A manufacturer of mobile phone shield devices said business has been booming following the release of a Swedish study that linked mobile phone use with headaches, fatigue and tingling and heat sensations on the ear and skin.

“We’ve been inundated with calls. Our switchboard has been blocked,” said John Simpson, general manager of United Kingdom-based Microshield Industries plc.

Simpson said Microshield has received numerous phone calls during the last two years from users identifying with the symptoms similar to those outlined in the Swedish study.

“All fall into a fairly tight range of symptoms. We haven’t had any new symptoms for two years,” he said. “People can replicate the symptoms by moving the phone to the other side.”

Microshield, through distributors nearly worldwide, sells phone covers designed to shield users from radiation emitted from mobile phones.

The mobile phone industry has long accused phone-cover manufacturers of misleading the public about the safety of wireless handsets and the capability of their shielding products.

The popularity of phone shielding products is gaining momentum in Europe, however. A U.K-based biologist is bringing a test case against a mobile phone shop for failing to warn customers of the potential risks associated with mobile phone handset use. A U.K. newspaper, The Express, claimed British Telecom secretly tested a radiation shield for mobile phones after more than 100 engineers blamed serious health problems on handsets.

Microshield has been on the hot seat with Motorola Inc. in recent months over Microshield’s promotional claims. Last year, the company pulled its advertising materials out of the United States after Motorola said the company made claims about its product and about the safety of wireless phones that likely violated the Federal Trade Commission Act.

Motorola said Microshield claimed in its brochures, which were distributed at the Consumer Electronics Show last January and on its Web site, that cellular phones emit high levels of radio-frequency energy, or hot spots, which heat users’ brain and eye tissue like a microwave cooks food. Motorola also claimed the phone-cover maker selectively chose from various studies that concluded a causal relationship exists between cellular phone use and illness and failed to disclose the vast research that has concluded no causal relationship exists.

Motorola warned it would be forced to consider more formal action in the matter if Microshield did not comply. Simpson said his company did not have the financial wherewithal to defend itself in the United States. While the information in its brochures could be substantiated, the laws of advertising in the United States prohibited any statement that did not represent the overwhelming view of the scientific community, he said.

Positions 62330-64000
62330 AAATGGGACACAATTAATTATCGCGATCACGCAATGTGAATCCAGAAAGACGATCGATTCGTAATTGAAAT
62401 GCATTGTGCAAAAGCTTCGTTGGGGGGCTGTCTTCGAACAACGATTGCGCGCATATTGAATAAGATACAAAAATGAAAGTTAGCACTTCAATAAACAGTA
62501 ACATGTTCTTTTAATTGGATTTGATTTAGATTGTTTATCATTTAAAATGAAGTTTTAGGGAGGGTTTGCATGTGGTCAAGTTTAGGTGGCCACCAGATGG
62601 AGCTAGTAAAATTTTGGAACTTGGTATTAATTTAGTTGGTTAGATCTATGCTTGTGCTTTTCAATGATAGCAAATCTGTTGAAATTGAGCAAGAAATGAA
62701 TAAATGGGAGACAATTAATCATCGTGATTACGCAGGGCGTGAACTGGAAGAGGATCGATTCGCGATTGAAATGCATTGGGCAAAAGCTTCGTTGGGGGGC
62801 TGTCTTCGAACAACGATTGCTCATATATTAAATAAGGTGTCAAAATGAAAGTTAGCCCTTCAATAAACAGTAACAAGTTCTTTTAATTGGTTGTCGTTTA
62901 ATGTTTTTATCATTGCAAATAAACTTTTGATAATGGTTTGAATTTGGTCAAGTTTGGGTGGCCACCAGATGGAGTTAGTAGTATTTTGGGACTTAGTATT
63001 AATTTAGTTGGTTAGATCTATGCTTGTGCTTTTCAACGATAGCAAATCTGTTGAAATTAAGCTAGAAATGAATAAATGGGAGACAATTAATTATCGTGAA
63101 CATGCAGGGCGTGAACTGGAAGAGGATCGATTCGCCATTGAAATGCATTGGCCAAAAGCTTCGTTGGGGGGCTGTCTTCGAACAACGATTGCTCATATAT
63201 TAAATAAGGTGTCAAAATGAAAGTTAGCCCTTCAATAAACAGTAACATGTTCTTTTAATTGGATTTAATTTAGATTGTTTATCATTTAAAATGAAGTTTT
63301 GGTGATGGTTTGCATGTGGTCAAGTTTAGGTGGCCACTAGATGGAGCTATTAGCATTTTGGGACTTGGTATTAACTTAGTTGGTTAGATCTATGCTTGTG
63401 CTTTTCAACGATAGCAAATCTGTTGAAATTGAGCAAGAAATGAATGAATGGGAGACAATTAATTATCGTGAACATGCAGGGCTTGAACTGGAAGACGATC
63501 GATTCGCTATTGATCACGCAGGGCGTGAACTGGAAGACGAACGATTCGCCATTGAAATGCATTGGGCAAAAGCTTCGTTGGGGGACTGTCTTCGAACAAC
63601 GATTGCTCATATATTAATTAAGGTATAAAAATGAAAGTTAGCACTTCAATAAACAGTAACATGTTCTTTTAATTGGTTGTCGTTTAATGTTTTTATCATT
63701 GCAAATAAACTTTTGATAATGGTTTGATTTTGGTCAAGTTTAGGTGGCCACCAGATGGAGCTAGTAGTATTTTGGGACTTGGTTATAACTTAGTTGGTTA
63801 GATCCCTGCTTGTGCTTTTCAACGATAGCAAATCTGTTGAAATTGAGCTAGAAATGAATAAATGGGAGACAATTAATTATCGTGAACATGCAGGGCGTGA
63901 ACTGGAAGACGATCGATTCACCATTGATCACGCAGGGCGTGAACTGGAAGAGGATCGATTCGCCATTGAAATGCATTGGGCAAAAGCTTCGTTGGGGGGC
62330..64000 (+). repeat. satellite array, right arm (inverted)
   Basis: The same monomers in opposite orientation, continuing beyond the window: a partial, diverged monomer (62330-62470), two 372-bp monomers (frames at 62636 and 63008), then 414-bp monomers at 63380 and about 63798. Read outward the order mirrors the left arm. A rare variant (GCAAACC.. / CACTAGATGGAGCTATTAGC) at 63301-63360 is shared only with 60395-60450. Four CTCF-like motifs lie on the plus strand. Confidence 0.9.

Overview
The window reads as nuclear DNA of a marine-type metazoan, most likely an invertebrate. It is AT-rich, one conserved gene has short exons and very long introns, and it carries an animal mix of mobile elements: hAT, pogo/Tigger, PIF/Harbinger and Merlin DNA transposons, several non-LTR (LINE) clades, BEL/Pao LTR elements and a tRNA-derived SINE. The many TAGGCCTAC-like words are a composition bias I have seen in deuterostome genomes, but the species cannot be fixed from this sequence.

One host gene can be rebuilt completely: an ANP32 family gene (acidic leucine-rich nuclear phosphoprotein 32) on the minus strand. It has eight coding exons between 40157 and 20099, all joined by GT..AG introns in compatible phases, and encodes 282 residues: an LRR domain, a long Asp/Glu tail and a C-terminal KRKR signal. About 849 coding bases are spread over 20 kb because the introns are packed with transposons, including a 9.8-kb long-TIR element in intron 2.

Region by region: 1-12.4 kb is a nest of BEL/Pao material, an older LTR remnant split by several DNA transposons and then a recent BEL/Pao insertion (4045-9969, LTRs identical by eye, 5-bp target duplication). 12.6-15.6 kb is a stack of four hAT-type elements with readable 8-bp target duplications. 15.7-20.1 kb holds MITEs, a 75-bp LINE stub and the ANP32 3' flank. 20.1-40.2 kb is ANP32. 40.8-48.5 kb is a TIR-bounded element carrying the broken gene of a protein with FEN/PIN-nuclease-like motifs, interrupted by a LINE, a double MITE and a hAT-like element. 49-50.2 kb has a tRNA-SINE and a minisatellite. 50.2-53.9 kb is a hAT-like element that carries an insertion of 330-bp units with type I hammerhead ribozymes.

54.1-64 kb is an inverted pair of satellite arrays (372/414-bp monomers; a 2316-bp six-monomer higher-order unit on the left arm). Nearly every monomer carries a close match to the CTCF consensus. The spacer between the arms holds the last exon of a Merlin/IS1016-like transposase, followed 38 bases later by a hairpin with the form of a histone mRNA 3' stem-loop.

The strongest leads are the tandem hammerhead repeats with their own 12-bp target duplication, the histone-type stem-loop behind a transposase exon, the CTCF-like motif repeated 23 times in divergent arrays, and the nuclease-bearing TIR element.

In Australia, Motorola sent a similar warning to Microshield’s Australian distributor, but the company is still distributing the product. Advertising laws are less stringent in Australia than in the United States, said Simpson.

Simpson said Microshield, which has sold more than 100,000 phone covers worldwide since 1996, is now ready to make a comeback in the United States with a partnership offer from a large safety-products distributor.

“We will be doing our best to stick to statements of fact, relying on our lawyer to study the laws. We want to word the material in such a way that we don’t transgress any laws, but at the same time we obviously would want to ensure our message was not diluted,” said Simpson.

Simpson expects Motorola will try to stop his company from distributing in the United States once again. Norman Sandler, Motorola’s director of strategic issues, said the company’s basic opposition to the need for phone covers and the way they are marketed remains unchanged.

“Our position with Microshield also remains unchanged,” said Sandler.

Microshield said it can confirm through testing that its product does shield radiation from handsets.

Codem Retail, a division of Merrimack, N.H.-based Codem Systems Inc., last year initiated an international launch of its product, PhoneShield, a wrap-around attachment that encases the upper half of a cellular phone. The company advertises its product on a Web site, siting various health studies. It said its product blocks radiation based on tests with Aprel Laboratories and other testing bodies. The company did not return phone calls at press time.


Editorial Reports

White Papers


Featured Content